Study Title:

Regional cortical perfusion increases induced by a 6-month endurance training in young sedentary adults.

Study Abstract

Physical inactivity is documented as a health risk factor for chronic diseases, accelerated aging, and cognitive impairment. Physical exercise, on the other hand, plays an important role in healthy aging by promoting positive muscular, cardiovascular, and central nervous system adaptions. Prior studies on the effects of exercise training on cerebral perfusion have focused largely on elderly cohorts or patient cohorts, while perfusion effects of exercise training in young sedentary adults have not yet been fully assessed. Therefore, the present study examined the physiological consequence of a 6-month endurance exercise training on brain perfusion in 28 young sedentary adults randomly assigned to an intervention group (IG; regular physical exercise) or a control group (CG; without physical exercise). The IG performed an extensive running interval training three times per week over 6 months. Performance diagnostics and MRI were performed every 2 months, and training intensity was adapted individually. Brain perfusion measurements with pseudo-continuous arterial spin labeling were analyzed using the standard Oxford ASL pipeline. A significant interaction effect between group and time was found for right superior temporal gyrus (STG) perfusion, driven by an increase in the IG and a decrease in the CG. Furthermore, a significant time effect was observed in the right middle occipital region in the IG only. Perfusion increases in the right STG, in the ventral striatum, and in primary motor areas were significantly associated with increases in maximum oxygen uptake (VO2max). Overall, this study identified region-specific increases in local perfusion in a cohort of young adults that partly correlated with individual performance increases, hence, suggesting exercise dose dependency. Respective adaptations in brain perfusion are discussed in the context of physical exercise-induced vascular plasticity.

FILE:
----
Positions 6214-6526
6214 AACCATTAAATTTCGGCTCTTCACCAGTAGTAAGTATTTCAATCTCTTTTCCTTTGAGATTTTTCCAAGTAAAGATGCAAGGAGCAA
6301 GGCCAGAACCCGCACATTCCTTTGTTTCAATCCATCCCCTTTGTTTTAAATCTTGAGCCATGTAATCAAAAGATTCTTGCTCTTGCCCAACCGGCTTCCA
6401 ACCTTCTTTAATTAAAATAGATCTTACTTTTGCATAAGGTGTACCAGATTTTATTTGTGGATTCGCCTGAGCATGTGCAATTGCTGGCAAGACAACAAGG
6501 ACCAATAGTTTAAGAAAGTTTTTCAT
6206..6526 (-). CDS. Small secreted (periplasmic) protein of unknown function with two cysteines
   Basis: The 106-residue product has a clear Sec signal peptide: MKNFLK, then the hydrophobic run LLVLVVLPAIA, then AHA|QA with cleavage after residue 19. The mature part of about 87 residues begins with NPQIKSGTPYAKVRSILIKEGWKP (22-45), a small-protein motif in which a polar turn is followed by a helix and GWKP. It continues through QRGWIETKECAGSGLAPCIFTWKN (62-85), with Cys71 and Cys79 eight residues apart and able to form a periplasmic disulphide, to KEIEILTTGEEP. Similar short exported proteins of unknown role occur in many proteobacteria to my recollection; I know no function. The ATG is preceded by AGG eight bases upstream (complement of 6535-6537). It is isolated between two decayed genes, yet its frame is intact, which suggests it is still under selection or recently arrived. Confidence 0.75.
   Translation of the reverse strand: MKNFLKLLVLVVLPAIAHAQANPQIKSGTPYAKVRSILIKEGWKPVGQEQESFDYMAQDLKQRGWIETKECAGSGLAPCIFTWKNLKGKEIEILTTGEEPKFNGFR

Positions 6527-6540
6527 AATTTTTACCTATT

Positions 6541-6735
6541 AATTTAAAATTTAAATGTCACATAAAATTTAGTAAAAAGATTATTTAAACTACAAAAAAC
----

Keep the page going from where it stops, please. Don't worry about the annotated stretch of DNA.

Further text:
Study Information

Front Aging Neurosci. 2022 Aug 9;14:951022. doi: 10.3389/fnagi.2022.951022. PMID: 36034125; PMCID: PMC9407250.

Full Study

https://pubmed.ncbi.nlm.nih.gov/36034125/